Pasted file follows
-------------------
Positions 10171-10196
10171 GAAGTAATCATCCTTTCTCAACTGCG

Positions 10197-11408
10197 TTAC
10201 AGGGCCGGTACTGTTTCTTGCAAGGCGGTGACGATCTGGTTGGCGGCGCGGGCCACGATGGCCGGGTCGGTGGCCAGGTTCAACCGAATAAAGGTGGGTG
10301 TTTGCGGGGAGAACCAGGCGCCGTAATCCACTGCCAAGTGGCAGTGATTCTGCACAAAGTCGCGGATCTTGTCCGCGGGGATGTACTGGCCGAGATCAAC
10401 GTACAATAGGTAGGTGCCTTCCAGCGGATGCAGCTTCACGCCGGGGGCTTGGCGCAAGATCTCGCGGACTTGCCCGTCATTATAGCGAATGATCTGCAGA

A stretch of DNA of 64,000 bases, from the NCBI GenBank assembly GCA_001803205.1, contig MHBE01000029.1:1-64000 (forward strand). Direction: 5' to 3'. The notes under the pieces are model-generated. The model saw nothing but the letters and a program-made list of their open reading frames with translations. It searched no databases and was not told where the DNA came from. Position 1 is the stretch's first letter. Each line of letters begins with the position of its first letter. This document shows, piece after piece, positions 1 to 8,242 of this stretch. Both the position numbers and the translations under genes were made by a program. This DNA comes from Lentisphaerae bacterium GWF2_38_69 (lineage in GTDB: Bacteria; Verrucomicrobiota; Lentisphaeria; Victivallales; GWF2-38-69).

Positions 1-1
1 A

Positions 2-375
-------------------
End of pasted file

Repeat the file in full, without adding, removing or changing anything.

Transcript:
Positions 10171-10196
10171 GAAGTAATCATCCTTTCTCAACTGCG

Positions 10197-11408
10197 TTAC
10201 AGGGCCGGTACTGTTTCTTGCAAGGCGGTGACGATCTGGTTGGCGGCGCGGGCCACGATGGCCGGGTCGGTGGCCAGGTTCAACCGAATAAAGGTGGGTG
10301 TTTGCGGGGAGAACCAGGCGCCGTAATCCACTGCCAAGTGGCAGTGATTCTGCACAAAGTCGCGGATCTTGTCCGCGGGGATGTACTGGCCGAGATCAAC
10401 GTACAATAGGTAGGTGCCTTCCAGCGGATGCAGCTTCACGCCGGGGGCTTGGCGCAAGATCTCGCGGACTTGCCCGTCATTATAGCGAATGATCTGCAGA

A stretch of DNA of 64,000 bases, from the NCBI GenBank assembly GCA_001803205.1, contig MHBE01000029.1:1-64000 (forward strand). Direction: 5' to 3'. The notes under the pieces are model-generated. The model saw nothing but the letters and a program-made list of their open reading frames with translations. It searched no databases and was not told where the DNA came from. Position 1 is the stretch's first letter. Each line of letters begins with the position of its first letter. This document shows, piece after piece, positions 1 to 8,242 of this stretch. Both the position numbers and the translations under genes were made by a program. This DNA comes from Lentisphaerae bacterium GWF2_38_69 (lineage in GTDB: Bacteria; Verrucomicrobiota; Lentisphaeria; Victivallales; GWF2-38-69).

Positions 1-1
1 A

Positions 2-375